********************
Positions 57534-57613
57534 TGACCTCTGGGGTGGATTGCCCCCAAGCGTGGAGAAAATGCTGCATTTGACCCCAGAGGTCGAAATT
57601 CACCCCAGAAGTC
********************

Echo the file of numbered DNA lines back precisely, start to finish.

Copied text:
Positions 57534-57613
57534 TGACCTCTGGGGTGGATTGCCCCCAAGCGTGGAGAAAATGCTGCATTTGACCCCAGAGGTCGAAATT
57601 CACCCCAGAAGTC